Wednesday, June 22, 2022

Every player and every card has a story: 1956 Topps Bill Sarni

A few weeks back I came across this 1956 Topps card of Bill Sarni. @andyt813 posted his 1956 Topps Cardinals set and @TheVineCard asked if this card featured Jackie Robinson as the opposing player in the play at the plate.

@TheVineCard followed up with another tweet that included this clip from Baseball Reference which indicated a potential play at the plate on August 29, 1955 in a game between the Brooklyn Dodgers and the St. Louis Cardinals at Ebbets Field in which Jackie Robinson stole home. The Dodgers would win the game 10-4 and go on to compile a 98-55-1 record winning the National League title and defeating the New York Yankees in the World Series 4 games to 3 that year.

Is the picture on this 1956 Topps card from that game on August 29, 1955 where Jackie stole home? It could be. Not sure that we will ever be certain, but the evidence was good enough for me that I promptly went to eBay and snagged this card under $5 bucks shipped. The idea of owning a 1956 Topps card featuring Jackie Robinson for that price was just too tempting. *Night Owl confirmed that this is not, in fact, a picture of Jackie Robinson, but it is Junior Gilliam. Still a great card though!

The card is that of William F. Sarni, who went by Bill as indicated on the front of the card. The F stands for Florine. Bill was born on September 19, 1927 in Manhattan Beach, California which is an affluent beach city in Los Angeles County. Wikipedia lists the following as being from or having lived in Manhattan Beach: Colin Cowheard, Matthew Fox, Vince Vaughn, Owen Wilson, Jeanie Buss, Mike D'Antoni, Blake Griffen, Steve Nash, Luke Walton, Tony Gonzalez, Matt Leinhart, Nomar Garciapara, and Don Mattingly among others.

Look at the fantastic cartoons on the back. I can't remember where I heard this recently, but it was mentioned that Topps employed multiple comic book artists back in 1950's, 60's and 70's, which is why the cartoons from those early years are so great and have a real comic book feel to them.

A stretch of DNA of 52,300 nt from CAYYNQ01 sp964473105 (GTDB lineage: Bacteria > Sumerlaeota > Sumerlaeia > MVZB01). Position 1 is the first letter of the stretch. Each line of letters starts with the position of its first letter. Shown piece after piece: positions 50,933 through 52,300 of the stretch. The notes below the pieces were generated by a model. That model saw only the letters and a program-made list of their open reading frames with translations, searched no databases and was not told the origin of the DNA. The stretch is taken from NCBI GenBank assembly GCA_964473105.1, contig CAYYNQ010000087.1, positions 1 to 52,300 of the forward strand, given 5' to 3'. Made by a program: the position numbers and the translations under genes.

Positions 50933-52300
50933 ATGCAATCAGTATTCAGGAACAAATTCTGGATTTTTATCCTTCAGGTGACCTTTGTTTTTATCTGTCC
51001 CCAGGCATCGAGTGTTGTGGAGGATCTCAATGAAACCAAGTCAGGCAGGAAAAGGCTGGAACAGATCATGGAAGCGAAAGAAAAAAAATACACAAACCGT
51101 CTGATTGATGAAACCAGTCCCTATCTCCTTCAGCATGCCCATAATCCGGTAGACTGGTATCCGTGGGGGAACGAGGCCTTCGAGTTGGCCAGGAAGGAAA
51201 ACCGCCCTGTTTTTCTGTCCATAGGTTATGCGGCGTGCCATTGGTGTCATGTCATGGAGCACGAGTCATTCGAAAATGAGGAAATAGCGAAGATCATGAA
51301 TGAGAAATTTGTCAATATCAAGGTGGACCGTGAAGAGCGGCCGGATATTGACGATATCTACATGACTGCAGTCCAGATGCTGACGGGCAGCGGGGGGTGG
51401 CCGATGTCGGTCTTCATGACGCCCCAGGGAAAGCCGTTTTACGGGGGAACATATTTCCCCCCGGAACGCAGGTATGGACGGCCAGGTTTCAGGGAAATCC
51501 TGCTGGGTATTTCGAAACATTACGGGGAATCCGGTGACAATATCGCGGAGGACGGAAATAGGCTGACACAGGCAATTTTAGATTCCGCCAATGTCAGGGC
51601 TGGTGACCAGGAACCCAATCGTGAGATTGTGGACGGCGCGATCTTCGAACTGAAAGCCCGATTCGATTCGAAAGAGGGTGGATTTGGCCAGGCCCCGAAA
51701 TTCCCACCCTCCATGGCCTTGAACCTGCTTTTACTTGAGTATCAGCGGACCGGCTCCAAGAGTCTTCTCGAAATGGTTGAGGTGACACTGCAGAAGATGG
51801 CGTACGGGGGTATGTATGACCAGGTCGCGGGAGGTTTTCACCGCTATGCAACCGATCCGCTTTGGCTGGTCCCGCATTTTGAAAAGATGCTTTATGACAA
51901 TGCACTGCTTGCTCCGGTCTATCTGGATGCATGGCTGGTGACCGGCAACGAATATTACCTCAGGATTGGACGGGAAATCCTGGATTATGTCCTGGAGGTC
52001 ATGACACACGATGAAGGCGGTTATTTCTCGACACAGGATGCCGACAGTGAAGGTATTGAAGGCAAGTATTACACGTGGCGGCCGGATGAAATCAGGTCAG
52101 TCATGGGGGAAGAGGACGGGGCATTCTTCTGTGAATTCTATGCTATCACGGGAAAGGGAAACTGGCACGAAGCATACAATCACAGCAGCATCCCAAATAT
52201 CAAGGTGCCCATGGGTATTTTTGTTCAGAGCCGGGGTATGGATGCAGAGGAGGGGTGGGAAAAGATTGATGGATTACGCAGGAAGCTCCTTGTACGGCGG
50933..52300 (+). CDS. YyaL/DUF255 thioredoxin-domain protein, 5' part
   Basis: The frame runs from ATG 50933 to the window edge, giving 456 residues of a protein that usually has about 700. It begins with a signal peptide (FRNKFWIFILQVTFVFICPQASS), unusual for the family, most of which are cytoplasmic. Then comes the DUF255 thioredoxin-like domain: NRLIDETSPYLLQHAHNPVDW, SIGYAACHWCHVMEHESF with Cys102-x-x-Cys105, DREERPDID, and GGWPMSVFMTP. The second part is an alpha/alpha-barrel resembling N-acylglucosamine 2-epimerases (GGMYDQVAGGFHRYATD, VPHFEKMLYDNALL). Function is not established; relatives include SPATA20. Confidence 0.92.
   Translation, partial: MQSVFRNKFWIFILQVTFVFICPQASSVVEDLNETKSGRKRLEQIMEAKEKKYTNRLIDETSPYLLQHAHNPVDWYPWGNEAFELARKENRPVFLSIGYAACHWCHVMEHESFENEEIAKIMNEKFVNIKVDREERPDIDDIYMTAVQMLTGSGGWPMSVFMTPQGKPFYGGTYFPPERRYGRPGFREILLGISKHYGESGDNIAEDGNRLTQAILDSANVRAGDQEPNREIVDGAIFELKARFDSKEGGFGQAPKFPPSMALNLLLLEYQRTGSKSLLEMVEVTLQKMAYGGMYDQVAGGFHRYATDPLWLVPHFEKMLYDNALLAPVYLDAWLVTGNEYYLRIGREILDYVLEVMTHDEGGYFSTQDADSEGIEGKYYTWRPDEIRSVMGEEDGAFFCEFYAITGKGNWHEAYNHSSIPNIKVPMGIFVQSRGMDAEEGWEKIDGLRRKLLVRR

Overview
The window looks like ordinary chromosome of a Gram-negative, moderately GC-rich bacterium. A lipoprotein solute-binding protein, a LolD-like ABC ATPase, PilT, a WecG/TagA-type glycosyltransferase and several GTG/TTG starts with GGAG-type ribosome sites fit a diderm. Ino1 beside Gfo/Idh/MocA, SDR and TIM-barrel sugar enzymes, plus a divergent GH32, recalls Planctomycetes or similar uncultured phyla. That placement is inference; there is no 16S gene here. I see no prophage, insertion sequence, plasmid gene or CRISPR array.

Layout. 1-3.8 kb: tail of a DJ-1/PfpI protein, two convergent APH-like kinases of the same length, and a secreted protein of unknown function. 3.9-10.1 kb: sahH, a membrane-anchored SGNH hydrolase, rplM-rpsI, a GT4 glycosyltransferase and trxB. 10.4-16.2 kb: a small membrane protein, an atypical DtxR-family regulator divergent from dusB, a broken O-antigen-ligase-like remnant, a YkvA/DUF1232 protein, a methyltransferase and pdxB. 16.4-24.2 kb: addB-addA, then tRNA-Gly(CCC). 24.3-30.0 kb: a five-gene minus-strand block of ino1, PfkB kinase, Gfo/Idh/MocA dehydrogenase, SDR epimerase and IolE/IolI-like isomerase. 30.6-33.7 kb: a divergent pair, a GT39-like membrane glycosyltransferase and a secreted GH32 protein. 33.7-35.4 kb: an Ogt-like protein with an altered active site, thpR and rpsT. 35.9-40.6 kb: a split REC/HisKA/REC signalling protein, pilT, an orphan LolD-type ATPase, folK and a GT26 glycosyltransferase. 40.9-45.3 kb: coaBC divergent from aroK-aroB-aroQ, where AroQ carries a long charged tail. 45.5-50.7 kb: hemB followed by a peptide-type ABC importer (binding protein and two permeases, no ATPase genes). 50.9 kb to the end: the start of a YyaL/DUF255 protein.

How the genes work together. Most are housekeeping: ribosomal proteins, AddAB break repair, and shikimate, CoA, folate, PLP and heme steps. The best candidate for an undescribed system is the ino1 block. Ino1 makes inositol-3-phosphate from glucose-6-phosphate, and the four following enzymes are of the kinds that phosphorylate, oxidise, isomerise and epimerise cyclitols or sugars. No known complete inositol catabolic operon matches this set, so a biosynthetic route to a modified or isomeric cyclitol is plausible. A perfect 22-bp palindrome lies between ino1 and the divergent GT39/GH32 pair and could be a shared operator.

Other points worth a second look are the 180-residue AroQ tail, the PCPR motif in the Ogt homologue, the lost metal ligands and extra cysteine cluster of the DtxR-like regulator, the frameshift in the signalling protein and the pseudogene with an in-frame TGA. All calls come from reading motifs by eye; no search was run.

The first cartoon highlights the fact that Bill started playing professionally at the age of 15. Being from the Los Angeles area, Bill played for the Los Angeles Angels in the Pacific Coast League in 1943 several months before turning 16. In 33 games for the Angels Sarni went 19-for-83 for a .229 average with a home run and 9 RBI. Not great numbers, but not terrible, especially when you remember that he was only 15 years old! I have to think that him getting this opportunity may have had something to do with depleted rosters due to World War II, but it's still impressive.

The next section of the cartoon mentions Bill's .300 batting average and fielding prowess in his rookie year. Bill would make his Major League debut on May 11, 1951, but didn't manage to stay in the big leagues until 1954. His .300 batting average in 1954 would come over 123. He hit 9 home runs and had 70 runs batted in at the plate, but also proved his worth behind the plate as well. His .996 fielding average led all N.L. catchers that year.  Wikipedia notes that on July 18, 1954 both Sarni and Philadelphia Phillies catcher Stan Lopata both played a game behind the plate without chest protectors because of the extreme heat in St. Louis. Some additional research reveals that it reached 115 degrees that day, the all-time record for St. Louis, that still stands today. It was so hot that it caused streets in St. Louis to literally burst. 20 people died that day in St. Louis due to the heat. 104 people lost there lives during the heat wave in St. Louis that week.

I live in the Phoenix area and it gets hot here. 115 is a common occurrence, but it's not 1954 and we are equipped to deal with it. St. Louis in 1954 was not. A Facebook memory from last year came up just a couple days ago that reminded me of my youngest playing in a baseball game when it was 118 degrees outside. It was hot. Can't imagine catchers not using a chest protector though!

Alright, hope you enjoyed this long post about this awesome 1956 Topps Jackie Rob...I mean, Bill Sarni card. I enjoy these types of posts. Every player and every card has a story.


  1. That's a nice Sarni card, the '56 set is fantastic! And thank you for the history lesson - 115F is insane! That is a fascinating photo as well.

  2. This was covered on my blog several years ago. I originally thought it was Robinson, too, but apparently it's Junior Gilliam. The link to the photo (although they misidentify him as "Junior William"):

  3. Although Gilliam is featured on the 56T Sarni... Sarni does appear on the 56T Jackie Robinson. I broke down that card a few years ago:

  4. 115° would've been very different in 1954, but folks were much hardier back then. I can only imagine the whining on social media if modern softees had to deal with such temperatures without AC for any length of time.